• No suggestions

Growing business

Croatia tourism set to fly high

Croatia’s dominant tourism sector is about to be boosted and balanced by two new funding plans


Offering a stunning Adriatic coastline and 78 islands rivalling those of Greece and Italy, Croatia’s tourism industry has dominated in recent years, beating manufacturing and agriculture to become the country’s strongest asset, representing 20% of GDP.

Croatian tourism enjoyed a record-breaking year in 2019 and the post-pandemic rebound of tourism to the Adriatic region was reassuringly positive. However, although success has been reasonably steady, tourism remains focused solely on the southern coastline of the country.

Ivana Jović, Executive Director of Economic Research at PBZ, says: “In that respect, there have been no significant developments in tourism in the past 10 years. In 2009, 96% of overnight stays were achieved in Adriatic Croatia and in 2019 it was 93%. Thus there is vast potential to develop and promote the continental part of Croatia as a tourist destination. As well as to lengthen the season now concentrated in peak summer months.”

In 2021 overnight stays from tourists increased by 78% year on year, breaking the 75% of overnights realised in 2019. “Once again, Croatia has outperformed its peers,” says Jović. “For example, Italy and Greece rebounded to around 49% of pre-pandemic 2019; Spain to around 38% and Turkey to around 69%.”

In financial terms, international tourism-related receipts reached €9.1bn in 2021, 87% of the 2019 figure. The majority of visitors are from Germany, Slovenia, Austria, Italy and Poland.

Over the first nine months of 2022, foreign arrivals and overnight stays increased year on year by 36% and 28% respectively, reaching 89% and 97% of 2019 levels – indicating that the gap is closing and that full year will be just short or on a par with pre-pandemic highs in terms of physical indicators.

“The most recent data indicates that strong recovery has continued into 2022 – the first year since 2019 that tourism has been operating at full capacity without any containment restrictions,” says Jović. “And it’s expected that it will easily overtake 2019 in terms of financial intake, although to a large extent also reflecting a hike in prices.”

"There is vast potential to develop and promote the continental part of Croatia as a tourist destination"

Ivana Jović, Executive Director of Economic Research, PBZ

Challenges to Croatian tourism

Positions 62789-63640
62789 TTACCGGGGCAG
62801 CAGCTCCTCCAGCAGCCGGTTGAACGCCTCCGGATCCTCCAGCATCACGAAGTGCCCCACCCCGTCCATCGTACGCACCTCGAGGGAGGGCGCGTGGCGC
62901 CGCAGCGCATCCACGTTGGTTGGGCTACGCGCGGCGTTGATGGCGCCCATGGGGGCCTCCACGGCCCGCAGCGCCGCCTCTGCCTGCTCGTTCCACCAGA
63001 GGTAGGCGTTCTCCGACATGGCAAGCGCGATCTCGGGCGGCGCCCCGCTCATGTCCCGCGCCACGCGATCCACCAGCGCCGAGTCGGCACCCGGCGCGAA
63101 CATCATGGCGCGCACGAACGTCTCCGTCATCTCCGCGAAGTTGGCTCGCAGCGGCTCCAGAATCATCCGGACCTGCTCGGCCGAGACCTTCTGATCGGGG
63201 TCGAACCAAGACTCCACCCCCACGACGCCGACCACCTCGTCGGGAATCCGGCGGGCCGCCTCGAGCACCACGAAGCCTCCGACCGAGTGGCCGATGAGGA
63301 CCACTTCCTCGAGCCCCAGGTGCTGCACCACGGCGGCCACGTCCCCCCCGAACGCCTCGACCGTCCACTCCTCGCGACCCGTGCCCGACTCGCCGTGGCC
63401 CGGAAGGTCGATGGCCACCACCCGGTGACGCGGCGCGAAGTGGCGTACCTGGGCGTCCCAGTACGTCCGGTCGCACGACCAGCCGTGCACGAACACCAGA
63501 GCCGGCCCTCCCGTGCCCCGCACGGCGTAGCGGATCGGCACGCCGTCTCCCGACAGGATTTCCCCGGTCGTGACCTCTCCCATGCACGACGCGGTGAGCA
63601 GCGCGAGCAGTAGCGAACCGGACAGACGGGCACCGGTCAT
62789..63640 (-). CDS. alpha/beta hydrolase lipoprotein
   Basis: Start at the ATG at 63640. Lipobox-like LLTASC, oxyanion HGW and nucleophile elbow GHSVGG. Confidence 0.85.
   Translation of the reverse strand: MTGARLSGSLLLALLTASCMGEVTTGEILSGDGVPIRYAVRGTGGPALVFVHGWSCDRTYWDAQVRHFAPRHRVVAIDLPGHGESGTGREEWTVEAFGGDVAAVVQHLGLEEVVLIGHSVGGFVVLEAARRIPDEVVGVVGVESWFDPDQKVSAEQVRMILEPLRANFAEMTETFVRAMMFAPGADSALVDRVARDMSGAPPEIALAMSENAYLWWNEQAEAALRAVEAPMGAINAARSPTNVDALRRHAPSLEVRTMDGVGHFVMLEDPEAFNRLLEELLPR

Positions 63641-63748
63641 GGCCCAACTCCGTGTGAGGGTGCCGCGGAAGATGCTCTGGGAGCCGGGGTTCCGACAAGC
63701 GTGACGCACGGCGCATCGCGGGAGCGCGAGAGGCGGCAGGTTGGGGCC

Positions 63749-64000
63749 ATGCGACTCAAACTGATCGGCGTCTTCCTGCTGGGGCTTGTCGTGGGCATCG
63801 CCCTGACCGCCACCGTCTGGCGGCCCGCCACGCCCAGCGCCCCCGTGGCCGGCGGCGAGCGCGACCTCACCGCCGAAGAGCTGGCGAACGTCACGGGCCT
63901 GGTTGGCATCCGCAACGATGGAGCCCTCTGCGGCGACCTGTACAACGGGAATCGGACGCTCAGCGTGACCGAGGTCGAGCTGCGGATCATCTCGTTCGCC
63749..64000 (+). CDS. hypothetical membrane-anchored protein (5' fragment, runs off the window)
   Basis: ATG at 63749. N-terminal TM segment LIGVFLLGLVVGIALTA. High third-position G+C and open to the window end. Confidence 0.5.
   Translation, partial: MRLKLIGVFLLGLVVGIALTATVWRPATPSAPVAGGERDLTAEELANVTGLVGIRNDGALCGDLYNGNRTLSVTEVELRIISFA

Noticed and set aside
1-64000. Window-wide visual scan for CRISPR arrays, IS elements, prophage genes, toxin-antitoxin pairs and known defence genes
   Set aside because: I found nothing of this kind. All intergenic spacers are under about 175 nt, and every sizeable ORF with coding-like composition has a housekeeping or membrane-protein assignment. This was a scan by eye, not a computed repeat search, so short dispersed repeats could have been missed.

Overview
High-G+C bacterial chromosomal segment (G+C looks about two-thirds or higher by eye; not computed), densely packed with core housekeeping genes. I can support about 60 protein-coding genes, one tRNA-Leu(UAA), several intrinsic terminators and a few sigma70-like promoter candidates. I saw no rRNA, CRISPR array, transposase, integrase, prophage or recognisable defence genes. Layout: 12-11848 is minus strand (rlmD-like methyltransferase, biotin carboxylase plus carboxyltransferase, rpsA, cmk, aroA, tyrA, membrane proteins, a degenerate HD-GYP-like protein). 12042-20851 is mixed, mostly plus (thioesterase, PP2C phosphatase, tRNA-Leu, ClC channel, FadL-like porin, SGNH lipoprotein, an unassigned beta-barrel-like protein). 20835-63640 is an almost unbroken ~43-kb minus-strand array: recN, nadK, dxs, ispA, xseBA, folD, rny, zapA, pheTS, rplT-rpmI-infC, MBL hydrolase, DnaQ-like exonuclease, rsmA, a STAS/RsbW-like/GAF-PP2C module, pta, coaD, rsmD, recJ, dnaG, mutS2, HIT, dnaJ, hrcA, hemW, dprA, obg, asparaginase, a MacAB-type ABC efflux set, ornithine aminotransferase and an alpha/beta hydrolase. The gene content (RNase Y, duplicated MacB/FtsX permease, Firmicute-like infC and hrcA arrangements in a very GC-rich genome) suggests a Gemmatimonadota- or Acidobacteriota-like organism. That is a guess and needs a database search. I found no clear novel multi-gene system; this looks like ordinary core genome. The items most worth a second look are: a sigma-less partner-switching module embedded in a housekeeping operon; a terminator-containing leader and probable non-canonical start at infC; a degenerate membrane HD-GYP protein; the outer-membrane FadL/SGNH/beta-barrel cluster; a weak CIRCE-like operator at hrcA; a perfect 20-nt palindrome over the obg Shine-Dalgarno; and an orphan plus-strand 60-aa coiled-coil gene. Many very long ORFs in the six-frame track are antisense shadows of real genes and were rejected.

Although success seems to come easily to the well-known Adriatic coast, the concentration of tourism in that area is a concern for the Croatian Ministry of Tourism.

In the short and medium term, the sector is also facing several other challenges including the rising prices of inputs such as energy, and labour shortages.

One of Croatia’s draws is its lower costs for tourists compared to competitor destinations. A hike in prices may mean a dip in tourism numbers if not properly matched by a rise in the quality offered.

To attempt to tackle these headwinds, tourism has become a central focus in the Croatian government’s Development Strategy 2030.

A new strategy for 2030

The development plan aligns with the UN’s sustainable development goals and broadly aims to raise the GDP per capita and the general standard of living for Croatian people.

It aims both to boost the tourism sector and to draw some of its value chain into the broader economy.

The Croatian Ministry of Tourism has also presented a draft 2030 Strategy document focusing on the development of sustainable year-round tourism.

The plan includes funding for projects that align with the four principal aims of the ministry:

  • Activating year-round and regionally balanced tourism – supporting under-visited areas to draw tourism away from the peak season
  • Preserving the environment and climate – bringing the green agenda into tourism in the country
  • Competitive and innovative tourism – attaining better standards for workers and customers, and supporting enhancement of the structure and quality of accommodation
  • Improving resilience overall – through an improved, data-driven governance model

Recovery and resilience funding

In tandem with these broader aims is a targeted funding plan from the EU to help Croatia get back on its feet after the Covid pandemic. The €290m of EU’s Recovery and Resilience facility that is targeted for tourism is designed to support digital and green agendas that will help the country recover on the whole from the impact of Covid-19.

“60% of that is earmarked for entrepreneurs as support of direct private-sector investments,” says Jović, “while the remaining part will be dedicated to investments in public tourism infrastructure.”

An additional €90m for SME co-financing is also available through the EU Cohesion Fund, a targeted plan running from 2021-2027 which aims to correct imbalances between the member states.

Taken together, the strong post-pandemic rebound, government-backed initiatives for change and funding capabilities through the EU represent strong opportunities in the Croatian tourism sector. The industry has reached a turning point, and needs to be actively managed to avoid any negative consequences of mass tourism on local well-being.

Share this story

More articles

Chemicals and materials: how we’re smartening up for a cleaner, safer future
Industry and mechanics: how robots will help us to see and build the future
Intesa Sanpaolo takes on fintech with the launch of a digital bank